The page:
Thuistezien 239 — 18.04.2021
In 2015, West hosted the New Zealand-based artist collective et al. together with the composer Samuel Holloway in the exhibition ‘For The Common Good’. For this project, et al. presented works functioning as active archives of societal events where the audience would be met with a space that blurred the lines between historical and invented societies. One of the works shown was ‘Film 1’. A movie which is the first part of two movies that constitute ‘Films non-existent in the everyday world?’
‘Film 1 (2009-2015)’ is a 15 minute long 16 mm. film, transferred from celluloid to video that presents itself as the classic motif of an overhead projector-assisted lecture. Without any characters, the black shadows of a rowing pencil takes the role of an active denominator in the video’s assumed story progression. By drawing imaginary lines while combining diagrammatic models with photographic aerial views, the pencil directs the viewer’s attention and generates a certain narrative in the otherwise static flow of images. The traditional sense of scale is invalidated as the proportions of the normally small pencil is blown up to hover over the aerial views, often depicting Israel and Palestine. While these photographs are already embedded in a certain political discourse about borders which strengthens the impact of the image by either highlighting its visual shapes, or adding diagrammatic written captions. At times, the connections created by the pencil is almost absurd, but these connections nonetheless form a poetic language, alarmingly calm. It furthermore demonstrates how humans easily can reshape any territory or history. The film is accompanied by sound created by Ivan Mršic. Momentarily, the sound reminds one of a radio transmitter signal but it also condenses the raw sound of everyday noise, perhaps as an attempt to remind the viewer that the reality of the video, indeed, is constructed.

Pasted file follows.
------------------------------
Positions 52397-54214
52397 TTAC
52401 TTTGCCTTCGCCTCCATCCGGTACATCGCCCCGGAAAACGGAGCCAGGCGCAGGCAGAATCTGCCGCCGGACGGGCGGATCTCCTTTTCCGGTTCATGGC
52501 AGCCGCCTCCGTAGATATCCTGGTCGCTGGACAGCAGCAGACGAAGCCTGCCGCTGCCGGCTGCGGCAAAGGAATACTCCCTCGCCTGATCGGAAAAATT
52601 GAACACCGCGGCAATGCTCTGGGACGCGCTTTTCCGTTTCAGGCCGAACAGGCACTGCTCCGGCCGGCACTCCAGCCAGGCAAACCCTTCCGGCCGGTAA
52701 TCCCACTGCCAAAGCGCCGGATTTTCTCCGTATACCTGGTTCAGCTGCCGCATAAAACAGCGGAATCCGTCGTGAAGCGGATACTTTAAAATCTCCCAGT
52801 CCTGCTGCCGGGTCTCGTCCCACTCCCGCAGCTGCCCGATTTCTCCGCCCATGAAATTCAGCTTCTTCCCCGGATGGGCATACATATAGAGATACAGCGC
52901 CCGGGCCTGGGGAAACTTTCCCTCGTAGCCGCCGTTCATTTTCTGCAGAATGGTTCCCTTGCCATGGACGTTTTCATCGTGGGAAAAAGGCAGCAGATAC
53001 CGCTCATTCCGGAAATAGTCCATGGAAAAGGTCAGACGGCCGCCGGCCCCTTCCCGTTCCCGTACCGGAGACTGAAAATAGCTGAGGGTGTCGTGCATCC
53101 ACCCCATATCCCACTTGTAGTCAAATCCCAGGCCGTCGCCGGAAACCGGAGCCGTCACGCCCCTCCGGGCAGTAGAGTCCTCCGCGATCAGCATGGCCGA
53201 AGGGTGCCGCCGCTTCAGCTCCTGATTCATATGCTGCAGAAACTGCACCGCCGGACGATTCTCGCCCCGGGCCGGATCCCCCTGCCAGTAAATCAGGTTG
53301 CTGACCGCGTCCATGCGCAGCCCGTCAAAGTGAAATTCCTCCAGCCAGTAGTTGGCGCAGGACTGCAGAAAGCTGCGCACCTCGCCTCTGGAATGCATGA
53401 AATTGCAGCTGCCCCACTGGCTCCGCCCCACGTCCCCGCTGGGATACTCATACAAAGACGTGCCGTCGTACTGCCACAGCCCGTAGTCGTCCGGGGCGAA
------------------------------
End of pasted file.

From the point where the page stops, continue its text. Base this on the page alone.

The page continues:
Within the exhibition of West, where the concept of ideological occupation is invalidated through displacement, hypocrisy and surveillance, ‘Film 1’ could be seen as well fitting as a visually simple yet playful and thought provoking addition to this discourse.
Text: Rosa Zangenberg